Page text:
South African ports were under pressure long before the outbreak of Covid-19 – and the impact of the pandemic has served to exacerbate the country’s already choked-up supply chain.
Every terminal had been affected, but Cape Town Container Terminal had been the worst hit, said Velile Dube, Transnet Port Terminals chief executive.
“We dropped from seven gangs to two, while vessel waiting times surged,” he said during an interview with Freight News.
Employees were forced to stay home either because they had been infected or due to high risk of infection. Complaints increased as the system came to a near standstill.
An estimated vessel berthing time of 312 hours saw shipping lines opting to bypass Cape Town, leaving cargo high and dry. But this only increased the pressure on Durban, already plagued by lack of capacity, equipment and high levels of congestion. With the bulk of the country’s citrus exports moving through this port during the autumn and winter months, the situation was dire.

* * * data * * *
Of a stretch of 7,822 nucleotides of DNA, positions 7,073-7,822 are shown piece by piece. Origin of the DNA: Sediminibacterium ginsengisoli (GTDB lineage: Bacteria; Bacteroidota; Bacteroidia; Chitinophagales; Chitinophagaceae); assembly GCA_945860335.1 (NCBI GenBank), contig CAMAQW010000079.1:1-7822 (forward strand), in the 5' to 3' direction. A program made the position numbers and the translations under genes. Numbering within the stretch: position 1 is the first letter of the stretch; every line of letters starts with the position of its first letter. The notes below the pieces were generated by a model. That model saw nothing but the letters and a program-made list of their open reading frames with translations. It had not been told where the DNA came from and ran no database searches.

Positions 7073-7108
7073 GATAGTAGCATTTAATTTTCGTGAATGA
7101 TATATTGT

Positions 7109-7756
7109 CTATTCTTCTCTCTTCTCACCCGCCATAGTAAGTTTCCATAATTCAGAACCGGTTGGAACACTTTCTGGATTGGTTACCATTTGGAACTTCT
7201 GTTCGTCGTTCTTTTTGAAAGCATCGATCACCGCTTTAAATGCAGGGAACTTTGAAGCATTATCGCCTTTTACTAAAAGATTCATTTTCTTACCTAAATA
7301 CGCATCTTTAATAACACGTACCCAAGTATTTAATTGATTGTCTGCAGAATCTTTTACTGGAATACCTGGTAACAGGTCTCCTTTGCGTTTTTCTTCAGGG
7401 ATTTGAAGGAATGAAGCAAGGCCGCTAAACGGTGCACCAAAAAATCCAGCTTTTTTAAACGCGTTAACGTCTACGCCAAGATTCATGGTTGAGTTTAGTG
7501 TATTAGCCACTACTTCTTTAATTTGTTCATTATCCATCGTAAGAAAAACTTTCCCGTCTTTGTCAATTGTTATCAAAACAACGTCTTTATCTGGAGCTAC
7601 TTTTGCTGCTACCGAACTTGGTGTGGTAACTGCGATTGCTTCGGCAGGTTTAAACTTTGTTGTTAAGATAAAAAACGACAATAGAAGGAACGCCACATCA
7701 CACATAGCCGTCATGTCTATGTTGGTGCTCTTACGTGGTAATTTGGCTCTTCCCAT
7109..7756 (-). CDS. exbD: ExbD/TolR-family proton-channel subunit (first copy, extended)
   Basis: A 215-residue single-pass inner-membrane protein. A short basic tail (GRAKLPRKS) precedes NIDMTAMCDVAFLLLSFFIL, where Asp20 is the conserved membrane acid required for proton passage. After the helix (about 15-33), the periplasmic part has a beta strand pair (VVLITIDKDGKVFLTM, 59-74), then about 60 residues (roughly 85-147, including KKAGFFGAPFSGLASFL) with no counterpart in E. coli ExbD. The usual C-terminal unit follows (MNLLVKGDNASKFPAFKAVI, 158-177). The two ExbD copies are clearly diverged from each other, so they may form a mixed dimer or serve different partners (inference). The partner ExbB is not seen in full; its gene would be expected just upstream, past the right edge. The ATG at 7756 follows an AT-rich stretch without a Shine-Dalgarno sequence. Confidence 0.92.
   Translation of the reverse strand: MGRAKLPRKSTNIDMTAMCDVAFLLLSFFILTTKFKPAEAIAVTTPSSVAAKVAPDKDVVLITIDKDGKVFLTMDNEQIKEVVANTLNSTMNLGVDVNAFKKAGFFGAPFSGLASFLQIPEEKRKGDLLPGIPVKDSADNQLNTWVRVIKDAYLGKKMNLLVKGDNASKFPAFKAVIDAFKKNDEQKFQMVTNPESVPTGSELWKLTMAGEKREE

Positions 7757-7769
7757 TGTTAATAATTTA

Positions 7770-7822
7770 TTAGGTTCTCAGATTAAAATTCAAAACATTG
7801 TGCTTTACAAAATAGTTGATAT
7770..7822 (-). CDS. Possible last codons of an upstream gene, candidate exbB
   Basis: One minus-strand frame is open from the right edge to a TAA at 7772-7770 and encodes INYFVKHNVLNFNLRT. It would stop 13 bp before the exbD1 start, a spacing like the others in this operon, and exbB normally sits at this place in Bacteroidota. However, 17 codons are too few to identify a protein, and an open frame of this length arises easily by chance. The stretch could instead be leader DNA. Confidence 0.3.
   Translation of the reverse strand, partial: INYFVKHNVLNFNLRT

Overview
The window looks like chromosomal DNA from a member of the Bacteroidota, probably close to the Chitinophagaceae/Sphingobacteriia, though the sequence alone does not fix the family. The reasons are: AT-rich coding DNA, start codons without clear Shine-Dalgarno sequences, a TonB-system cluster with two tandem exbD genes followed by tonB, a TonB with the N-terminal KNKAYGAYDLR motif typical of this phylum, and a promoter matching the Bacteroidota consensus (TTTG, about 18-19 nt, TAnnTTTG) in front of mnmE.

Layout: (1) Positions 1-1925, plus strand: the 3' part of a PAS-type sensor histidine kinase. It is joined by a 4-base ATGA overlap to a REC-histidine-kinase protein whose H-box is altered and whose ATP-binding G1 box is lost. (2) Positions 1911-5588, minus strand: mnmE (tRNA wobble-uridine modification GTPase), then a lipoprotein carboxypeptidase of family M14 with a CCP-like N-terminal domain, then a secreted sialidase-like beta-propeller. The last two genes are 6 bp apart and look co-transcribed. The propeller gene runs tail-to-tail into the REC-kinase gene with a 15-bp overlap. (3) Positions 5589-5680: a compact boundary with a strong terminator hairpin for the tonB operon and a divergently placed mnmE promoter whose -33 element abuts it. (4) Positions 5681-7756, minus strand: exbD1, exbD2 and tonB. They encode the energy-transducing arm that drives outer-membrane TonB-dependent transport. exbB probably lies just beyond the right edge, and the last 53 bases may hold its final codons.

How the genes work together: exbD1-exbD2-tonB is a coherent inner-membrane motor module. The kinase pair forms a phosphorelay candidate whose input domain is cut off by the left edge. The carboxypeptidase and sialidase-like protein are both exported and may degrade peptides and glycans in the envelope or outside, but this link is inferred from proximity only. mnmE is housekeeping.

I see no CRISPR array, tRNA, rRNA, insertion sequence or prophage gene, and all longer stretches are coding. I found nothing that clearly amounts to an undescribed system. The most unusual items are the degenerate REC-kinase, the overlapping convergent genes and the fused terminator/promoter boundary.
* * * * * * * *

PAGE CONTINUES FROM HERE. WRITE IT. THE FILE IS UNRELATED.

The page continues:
According to Dube, the situation called for a lot of adjustment which has also introduced a new culture in TPT. “We work for our customers and our people. The spirit that we have seen during these past few months has been unprecedented. We really do need to harness it going forward.”
During the heart of the Cape Town crisis Dube called for volunteers from the Durban port to step in and assist. “We had 20 people who came to Cape Town at a time when it was the epicentre of the virus. What they did, in my eyes, was quite heroic.”
There has been a steady improvement in performance in Cape Town, he said. They were back to six gangs, and in early July waiting time for vessels had been significantly reduced.
He admitted it took TPT a long time to really understand and come to grips with the dynamics of the infection. “It is important, however, that we do not lose the lessons learnt here and that we transfer what we know to the other regions to ensure we don’t have the same situation arise.”